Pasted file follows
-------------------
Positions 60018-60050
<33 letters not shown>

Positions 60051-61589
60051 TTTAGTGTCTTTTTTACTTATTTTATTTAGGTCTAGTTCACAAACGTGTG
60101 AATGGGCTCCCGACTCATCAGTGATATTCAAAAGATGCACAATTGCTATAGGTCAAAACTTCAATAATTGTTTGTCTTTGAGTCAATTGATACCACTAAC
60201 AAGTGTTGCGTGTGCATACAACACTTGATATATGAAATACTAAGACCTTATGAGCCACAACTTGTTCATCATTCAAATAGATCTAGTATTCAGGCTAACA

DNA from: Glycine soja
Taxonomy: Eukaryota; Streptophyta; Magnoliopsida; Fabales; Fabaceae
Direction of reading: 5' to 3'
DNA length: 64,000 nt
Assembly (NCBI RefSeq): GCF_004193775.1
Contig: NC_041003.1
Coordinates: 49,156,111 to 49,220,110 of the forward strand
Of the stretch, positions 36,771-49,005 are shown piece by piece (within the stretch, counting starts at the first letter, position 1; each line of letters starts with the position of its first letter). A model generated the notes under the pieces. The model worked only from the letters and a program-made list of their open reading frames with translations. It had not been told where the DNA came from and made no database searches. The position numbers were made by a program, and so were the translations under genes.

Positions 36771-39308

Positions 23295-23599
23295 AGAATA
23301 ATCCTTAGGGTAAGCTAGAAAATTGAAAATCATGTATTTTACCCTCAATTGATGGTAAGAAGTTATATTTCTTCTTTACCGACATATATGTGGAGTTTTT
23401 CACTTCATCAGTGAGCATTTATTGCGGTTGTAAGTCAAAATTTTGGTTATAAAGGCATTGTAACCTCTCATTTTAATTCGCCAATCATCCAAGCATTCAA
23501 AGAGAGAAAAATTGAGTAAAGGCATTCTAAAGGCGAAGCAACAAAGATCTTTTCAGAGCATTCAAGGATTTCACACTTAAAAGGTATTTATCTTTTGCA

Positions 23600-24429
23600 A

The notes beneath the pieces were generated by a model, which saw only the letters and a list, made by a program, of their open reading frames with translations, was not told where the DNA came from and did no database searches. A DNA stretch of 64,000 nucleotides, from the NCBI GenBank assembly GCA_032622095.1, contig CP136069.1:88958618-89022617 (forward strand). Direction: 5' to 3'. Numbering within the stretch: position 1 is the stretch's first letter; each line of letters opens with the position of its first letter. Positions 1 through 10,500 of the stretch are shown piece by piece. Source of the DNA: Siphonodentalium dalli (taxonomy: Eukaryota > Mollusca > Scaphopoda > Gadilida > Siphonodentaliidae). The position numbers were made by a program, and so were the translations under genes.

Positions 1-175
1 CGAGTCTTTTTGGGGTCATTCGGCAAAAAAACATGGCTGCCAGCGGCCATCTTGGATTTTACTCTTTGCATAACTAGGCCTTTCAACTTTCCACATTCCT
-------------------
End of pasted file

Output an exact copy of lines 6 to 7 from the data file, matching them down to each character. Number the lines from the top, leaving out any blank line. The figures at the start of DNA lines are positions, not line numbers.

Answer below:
60201 AAGTGTTGCGTGTGCATACAACACTTGATATATGAAATACTAAGACCTTATGAGCCACAACTTGTTCATCATTCAAATAGATCTAGTATTCAGGCTAACA

DNA from: Glycine soja